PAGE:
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  1. #1
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    Default Proper Way To String Dimensions....

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    Hi everyone,
    I'm currently having a debate within my drafting dept. as to which string of dims is more correct.....any input would be great..

    The 1st pic with the dim that is pulled off the line, is viewed as sloppy and lazy.

    Your thoughts?

    Thanks!




  2. #2
    Super Member Murph_map's Avatar
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    The "proper" way is the way the guy/gal that signs the paycheck wants it and/or the client wants it.
    Murph

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    ^^^^^^^^^^
    This

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    Either ask for a set of company drawing standards, or do it one way and if they complain update it in the next revision

  5. #5
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    I think sloppy and lazy are harsh terms to describe something as minor as that. That placement is wrong but I would find that terminology a bit extreme. Think about it. You've got a string of 100 dimensions and one of them is pulled out an inch from the others. Wouldn't you want to align with the other 99?
    Drafting is a breeze.

  6. #6
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    The second image is the most common, and the most correct method. Every drafting class I have ever taken has taught it this way. The way the boss wants things done, whether correct or not, as long as it is legal, is the correct way.

    When one is laying out dimensions in several rows, along the same side of an object, having a bunch of them off line makes it hard to read. Don't argue that your example is only one line. Does one wear a shirt with one button undone in the middle of a run of buttons?
    The S197 gen Ford Mustang, and the F-4 Phantom both prove the same theory. "With enough power applied, a school bus will fly."

  7. #7
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    No one in the company you work for has a good old book about architectural drafting? This question was answered back when your great grandfather was alive.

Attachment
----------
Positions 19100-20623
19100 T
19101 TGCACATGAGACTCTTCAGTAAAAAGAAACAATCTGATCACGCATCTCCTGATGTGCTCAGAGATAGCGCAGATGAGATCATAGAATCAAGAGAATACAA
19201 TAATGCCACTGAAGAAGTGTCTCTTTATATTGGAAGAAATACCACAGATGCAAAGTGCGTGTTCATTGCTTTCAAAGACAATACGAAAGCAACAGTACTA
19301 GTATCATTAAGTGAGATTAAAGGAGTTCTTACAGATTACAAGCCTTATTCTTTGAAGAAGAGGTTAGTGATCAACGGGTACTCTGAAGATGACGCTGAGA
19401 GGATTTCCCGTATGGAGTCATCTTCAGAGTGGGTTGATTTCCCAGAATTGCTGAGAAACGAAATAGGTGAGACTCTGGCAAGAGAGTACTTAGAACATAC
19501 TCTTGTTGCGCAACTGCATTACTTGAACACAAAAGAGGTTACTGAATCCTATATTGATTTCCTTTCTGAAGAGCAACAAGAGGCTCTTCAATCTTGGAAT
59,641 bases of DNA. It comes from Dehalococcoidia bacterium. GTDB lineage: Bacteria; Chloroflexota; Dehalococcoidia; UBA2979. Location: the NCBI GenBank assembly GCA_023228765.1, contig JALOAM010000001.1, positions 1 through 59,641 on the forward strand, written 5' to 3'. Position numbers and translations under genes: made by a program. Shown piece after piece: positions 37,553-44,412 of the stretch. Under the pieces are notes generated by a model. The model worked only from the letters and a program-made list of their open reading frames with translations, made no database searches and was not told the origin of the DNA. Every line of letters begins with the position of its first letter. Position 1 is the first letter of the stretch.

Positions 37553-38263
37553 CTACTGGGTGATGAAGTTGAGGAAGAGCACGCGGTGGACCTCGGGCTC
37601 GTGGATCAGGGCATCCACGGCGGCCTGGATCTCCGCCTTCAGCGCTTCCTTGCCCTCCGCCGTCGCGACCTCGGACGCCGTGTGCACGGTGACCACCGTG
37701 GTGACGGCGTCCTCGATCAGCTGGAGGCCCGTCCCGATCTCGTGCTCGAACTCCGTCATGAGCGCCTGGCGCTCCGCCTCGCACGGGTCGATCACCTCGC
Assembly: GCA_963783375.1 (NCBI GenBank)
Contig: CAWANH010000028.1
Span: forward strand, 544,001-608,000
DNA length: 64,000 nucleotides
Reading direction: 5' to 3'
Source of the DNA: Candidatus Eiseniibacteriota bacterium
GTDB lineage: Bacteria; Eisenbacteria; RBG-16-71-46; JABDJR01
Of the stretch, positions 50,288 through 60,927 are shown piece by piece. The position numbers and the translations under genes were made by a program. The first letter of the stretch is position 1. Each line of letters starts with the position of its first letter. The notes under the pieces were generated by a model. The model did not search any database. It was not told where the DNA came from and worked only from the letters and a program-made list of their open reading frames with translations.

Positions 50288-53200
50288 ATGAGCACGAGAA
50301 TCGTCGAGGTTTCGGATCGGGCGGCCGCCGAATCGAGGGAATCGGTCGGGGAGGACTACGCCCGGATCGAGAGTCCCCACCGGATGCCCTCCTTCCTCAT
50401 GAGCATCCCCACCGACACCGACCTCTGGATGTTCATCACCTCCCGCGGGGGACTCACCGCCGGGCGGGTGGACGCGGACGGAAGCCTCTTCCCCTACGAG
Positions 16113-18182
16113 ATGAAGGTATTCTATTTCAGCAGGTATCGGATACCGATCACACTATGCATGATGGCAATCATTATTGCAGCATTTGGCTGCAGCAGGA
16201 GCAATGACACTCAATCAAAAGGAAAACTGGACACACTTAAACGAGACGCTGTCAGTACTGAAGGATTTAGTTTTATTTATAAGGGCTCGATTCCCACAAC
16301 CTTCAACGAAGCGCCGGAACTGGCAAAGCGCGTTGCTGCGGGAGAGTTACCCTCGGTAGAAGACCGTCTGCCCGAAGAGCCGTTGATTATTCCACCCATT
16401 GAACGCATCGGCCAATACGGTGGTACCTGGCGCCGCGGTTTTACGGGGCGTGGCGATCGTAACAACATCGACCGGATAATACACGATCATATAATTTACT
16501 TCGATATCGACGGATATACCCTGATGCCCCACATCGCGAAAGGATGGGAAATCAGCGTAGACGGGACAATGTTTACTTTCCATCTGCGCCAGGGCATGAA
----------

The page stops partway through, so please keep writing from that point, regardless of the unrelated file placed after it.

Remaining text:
Here, I'll recommend one, no, make that two.

    1. Architectural Design and Drafting by Alan Jefferis and David A. Madsen

    2. Architectural Graphic Standards by Ramsey and Sleeper

    The second book is practically considered a "bible" for architectural drafting and design. You may now bow your heads.
    "I have only come here seeking knowledge. Things they wouldn't teach me of in college." The Police

    Eat brains...gain more knowledge!

    I'm now a full member of the Society for the Promotion of Mediocrity in CAD. Standards? We don't need no stinkin' standards! Take whatever advice I offer and do the opposite.

  8. #8
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    I agree with Dana in the 2nd option. I always show some type of leader when the dim text is pulled out of the string.
    Please do not PM me with CAD questions. Post your question on the forum. Our users are the best out there and you'll get the best possible answer to your question.

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  9. #9
    Forum Deity Dana W's Avatar
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    Quote Originally Posted by f700es View Post
    I agree with Dana in the 2nd option. I always show some type of leader when the dim text is pulled out of the string.
    The main point is to never pull the dimension line out of the contiguous string. In Architectural drafting, there is a tiny bit of room for self expression, so it is acceptable, when the text won't fit between the extension lines, to either place the dimension text beside its extension lines if there is room, or if it is the end of a line of dimensions, and acceptable to place the text below or above the dimension line, with a leader.

    When I have to place dimension text above or below the dimension line, I usually try to get the leader (straight) to parallel the angle of the arch ticks, and bisect the space between them. Also, I match these dimension text items to the horizontal (or vertical) alignment of other dimension text items I have had to move in a similar manner, which are in the same string.

    If working in my shop, a draftsman would have to care about the appearance of the drawings as well as the accuracy. Drafting is part craft and part art. Aligning dimension text is not all about appearance. It is about ease of reading, and locating information by eye, quickly. If a drawing is all jumbled up, it is very difficult to read.
    The S197 gen Ford Mustang, and the F-4 Phantom both prove the same theory. "With enough power applied, a school bus will fly."

  10. #10
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    Quote Originally Posted by Murph_map View Post
    The "proper" way is the way the guy/gal that signs the paycheck wants it and/or the client wants it.
    That is entirely wrong as there are such things as "industry standards" that by far trump company standards. The second option is clearly the correct way here. Separating it will only confuse someone else when they have to read it.
    Never argue with an idiot. He will drag you down to his level and beat you with experience.

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